Bertha Kaplan Spector
1896 – 1938
Bertha Kaplan Spector was a bacteriologist whose authoritative research helped to control an epidemic of amebic dysentery during the Chicago Century of Progress World’s Fair. Her work contributed to a better understanding of the disease, as well as to new standards of hygiene.
Born on October 9, 1896, in Kobrin, Russia, Bertha Kaplan Spector was one of eight children of Samuel and Rose (Hausman) Kaplan. In 1905, her family moved to Chicago, where her high school education almost ended for lack of money until a family friend found her a job. She received three degrees from the University of Chicago: a B.S. (1916), an M.S. (1921), and a Ph.D. (1931) in hygiene and bacteriology.
Bertha was a research assistant with the Bussey Institute at Harvard University from 1916 to 1918. During World War I, she worked as a bacteriologist at the U.S. Base Hospital at Fort Riley, Kansas, from 1918 to 1919. After the war, she went to work in Chicago as a bacteriologist in the U.S. Veterans Hospital from 1921 to 1923 and Cook County Hospital from 1923 to 1926, contributing to several medical journal articles on streptococcal hemolytic toxins.
She concentrated her research on the study of amebic dysentery as an instructor in bacteriology and parasitology at the University of Illinois College of Medicine from 1926 to 1929. She spent 1928 at the Institut für Schiff und Tropen Krankheiten in Hamburg, Germany. In 1929, the University of Illinois awarded her the Beaumont Prize for her research on the gastrointestinal tract. Over the next decade, she published extensively on amebic dysentery.
She and Morris Spector, a patent attorney, were married on March 8, 1929. They had two children: Rosa Leah (b. 1930), and Avron Newton (b. 1933). Soon after she married, Spector joined the research staff of the University of Chicago Department of Medicine, Douglas Smith Foundation. She also became a member of Hadassah.
In 1933, the Century of Progress World’s Fair came to Chicago, along with over eight million people. It brought with it the only known large-scale epidemic of amebic dysentery in a civilian population until that time. Poor sanitation conditions were noted as a cause of the outbreak, which involved over fourteen hundred cases and resulted in as many as ninety-eight deaths. Physicians, who were unfamiliar with the unusual presentation of the disease, did not properly diagnose or treat it, contributing to the high fatality rate. During the outbreak, the results of years of research by Spector and her colleagues moved from the pages of medical journals to a central position in saving lives, instructing physicians, and leading to more stringent sanitation standards.
Spector’s precautions against water contamination are part of family lore. During her investigative work on the epidemic, she lunched on hard-boiled eggs and boiled water, and did not contract amebic dysentery, as did many coworkers. Whenever utility pipe repairs were made on the street near her home, Spector would admonish her family to “boil the water!”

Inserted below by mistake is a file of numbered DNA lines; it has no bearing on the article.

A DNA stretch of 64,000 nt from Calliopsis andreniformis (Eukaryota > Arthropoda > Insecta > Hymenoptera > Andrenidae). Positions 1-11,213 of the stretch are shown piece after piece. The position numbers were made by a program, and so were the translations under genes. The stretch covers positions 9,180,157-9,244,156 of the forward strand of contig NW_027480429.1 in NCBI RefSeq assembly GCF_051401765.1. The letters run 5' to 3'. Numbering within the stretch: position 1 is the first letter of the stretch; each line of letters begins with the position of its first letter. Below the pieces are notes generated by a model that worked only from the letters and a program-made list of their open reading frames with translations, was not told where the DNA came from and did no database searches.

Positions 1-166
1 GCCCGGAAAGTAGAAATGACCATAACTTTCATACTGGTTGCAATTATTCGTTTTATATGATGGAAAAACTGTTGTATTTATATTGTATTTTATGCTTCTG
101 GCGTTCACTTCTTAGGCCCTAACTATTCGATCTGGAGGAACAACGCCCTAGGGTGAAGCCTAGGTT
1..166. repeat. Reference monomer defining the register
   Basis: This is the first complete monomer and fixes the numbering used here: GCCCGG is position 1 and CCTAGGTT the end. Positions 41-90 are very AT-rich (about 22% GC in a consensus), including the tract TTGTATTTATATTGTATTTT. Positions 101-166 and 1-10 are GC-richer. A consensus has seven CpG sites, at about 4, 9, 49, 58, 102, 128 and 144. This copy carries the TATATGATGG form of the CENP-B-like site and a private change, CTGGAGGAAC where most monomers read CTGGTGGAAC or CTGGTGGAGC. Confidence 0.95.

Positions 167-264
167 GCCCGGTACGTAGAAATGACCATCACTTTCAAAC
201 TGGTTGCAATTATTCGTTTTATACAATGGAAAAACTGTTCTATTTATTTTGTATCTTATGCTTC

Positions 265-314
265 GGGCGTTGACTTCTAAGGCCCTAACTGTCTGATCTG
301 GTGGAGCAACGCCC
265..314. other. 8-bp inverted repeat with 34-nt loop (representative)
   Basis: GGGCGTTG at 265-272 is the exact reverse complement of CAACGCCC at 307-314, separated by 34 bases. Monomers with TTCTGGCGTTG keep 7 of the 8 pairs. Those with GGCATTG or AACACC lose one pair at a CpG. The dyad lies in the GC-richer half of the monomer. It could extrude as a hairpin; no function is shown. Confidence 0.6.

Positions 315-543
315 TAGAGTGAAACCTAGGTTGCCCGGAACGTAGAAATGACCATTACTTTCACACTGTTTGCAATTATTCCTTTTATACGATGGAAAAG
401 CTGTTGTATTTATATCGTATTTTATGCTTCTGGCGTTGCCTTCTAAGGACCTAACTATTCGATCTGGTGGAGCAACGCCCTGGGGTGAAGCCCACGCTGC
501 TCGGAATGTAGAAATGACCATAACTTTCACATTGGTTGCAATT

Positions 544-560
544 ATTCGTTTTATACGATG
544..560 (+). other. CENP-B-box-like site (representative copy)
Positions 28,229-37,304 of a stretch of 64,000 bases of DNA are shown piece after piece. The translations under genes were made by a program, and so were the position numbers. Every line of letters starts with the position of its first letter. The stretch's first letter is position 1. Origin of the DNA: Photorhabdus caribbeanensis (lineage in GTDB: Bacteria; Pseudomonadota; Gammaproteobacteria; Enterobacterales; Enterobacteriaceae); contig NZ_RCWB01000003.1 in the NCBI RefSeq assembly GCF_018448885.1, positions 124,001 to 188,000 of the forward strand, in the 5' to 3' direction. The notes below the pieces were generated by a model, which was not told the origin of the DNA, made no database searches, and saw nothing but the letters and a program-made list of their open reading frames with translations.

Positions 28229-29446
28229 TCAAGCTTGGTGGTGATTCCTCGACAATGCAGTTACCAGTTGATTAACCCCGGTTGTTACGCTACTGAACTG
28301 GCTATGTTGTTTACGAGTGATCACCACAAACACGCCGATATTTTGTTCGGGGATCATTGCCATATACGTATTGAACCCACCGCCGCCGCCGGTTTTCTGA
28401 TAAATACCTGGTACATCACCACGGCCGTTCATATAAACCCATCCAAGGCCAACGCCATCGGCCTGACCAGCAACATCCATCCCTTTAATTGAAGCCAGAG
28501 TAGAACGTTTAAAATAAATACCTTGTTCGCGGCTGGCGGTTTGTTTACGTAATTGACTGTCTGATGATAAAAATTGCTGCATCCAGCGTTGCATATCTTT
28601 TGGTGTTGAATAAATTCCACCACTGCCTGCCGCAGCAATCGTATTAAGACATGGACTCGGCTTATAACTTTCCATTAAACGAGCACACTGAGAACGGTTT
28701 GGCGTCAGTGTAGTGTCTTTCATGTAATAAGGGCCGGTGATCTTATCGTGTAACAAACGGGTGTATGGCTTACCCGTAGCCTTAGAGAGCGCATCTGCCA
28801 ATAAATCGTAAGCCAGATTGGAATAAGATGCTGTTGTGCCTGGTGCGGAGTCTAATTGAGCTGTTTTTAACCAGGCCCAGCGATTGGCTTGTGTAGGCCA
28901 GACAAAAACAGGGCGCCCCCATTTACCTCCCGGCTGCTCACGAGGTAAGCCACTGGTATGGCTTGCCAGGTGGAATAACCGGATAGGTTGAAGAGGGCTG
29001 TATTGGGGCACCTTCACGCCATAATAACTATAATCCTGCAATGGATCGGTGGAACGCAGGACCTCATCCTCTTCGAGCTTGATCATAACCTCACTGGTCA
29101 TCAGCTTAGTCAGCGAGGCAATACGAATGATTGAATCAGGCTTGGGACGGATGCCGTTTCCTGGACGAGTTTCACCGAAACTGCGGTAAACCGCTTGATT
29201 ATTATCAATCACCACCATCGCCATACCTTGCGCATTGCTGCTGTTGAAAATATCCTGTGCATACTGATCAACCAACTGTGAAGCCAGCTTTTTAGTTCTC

Following the epidemic, Spector continued her research with the University of Chicago. In 1934, she also joined the U.S. Public Health Service as a protozoologist in charge of research work on amoebas. Her work for the government took her family to Albuquerque, New Mexico, in the summers of 1936 and 1937, where she studied dysentery in children on Indian reservations. During the summer of 1937, Spector became disabled from Hodgkin’s disease, which she diagnosed herself in 1935. She succumbed to the disease and died on March 26, 1938, at age forty-one.
Spector’s short life was a remarkable journey from a shtetl in Russia to the laboratories of the University of Chicago, where she made important contributions to the study of amebic dysentery and became a highly regarded diagnostician. She was a devoted mother who left a legacy of caring to her children and to future generations. Bertha Kaplan Spector was buried near her mother, along with members of K’helas Jacob Anshe Drohitzin, a congregation of immigrants from near her place of birth in Russia.
AJYB 40 (1938–1939): 392; BEOAJ; Cutler, Irving. The Jews of Chicago from Shtetl to Suburb (1996); Geiger, J.C., C.S. Williamson, and B. Kaplan. “The Advance against Amebic Dysentery.” In Chemistry in Medicine: A Cooperative Treatise Intended to Give Examples of Progress Made in Medicine with the Aid of Chemistry, edited by Julius Stieglitz (1928); Kirsner, Joseph B., M.D., Ph.D., Louis Block Distinguished Service Professor of Medicine, University of Chicago Medical Center. Interview by author, November 1996; Marcus, Jacob Rader. The American Jewish Woman, 1654–1980 (1981); Minsk, Rosalie [daughter]. Interview by author, January 1997; Obituaries. Chicago Tribune, March 27, 1938, and NYTimes, March 27, 1938, II 6:6; Spector, Avron Newton. Interview by author, December 1996; Spector, B. K. “Amebiasis in Chicago, December 1933 to June 1936.” American Journal of Public Health 27 (July 1937): 694–700; U.S. Treasury Department, Public Health Service. “Epidemic Amebic Dysentery: The Chicago Outbreak of 1933.” National Institute of Health Bulletin 166 (1936); Weinstein, Chapels. Piser Weinstein Menorah Archive, Chicago; WWIAJ (1938).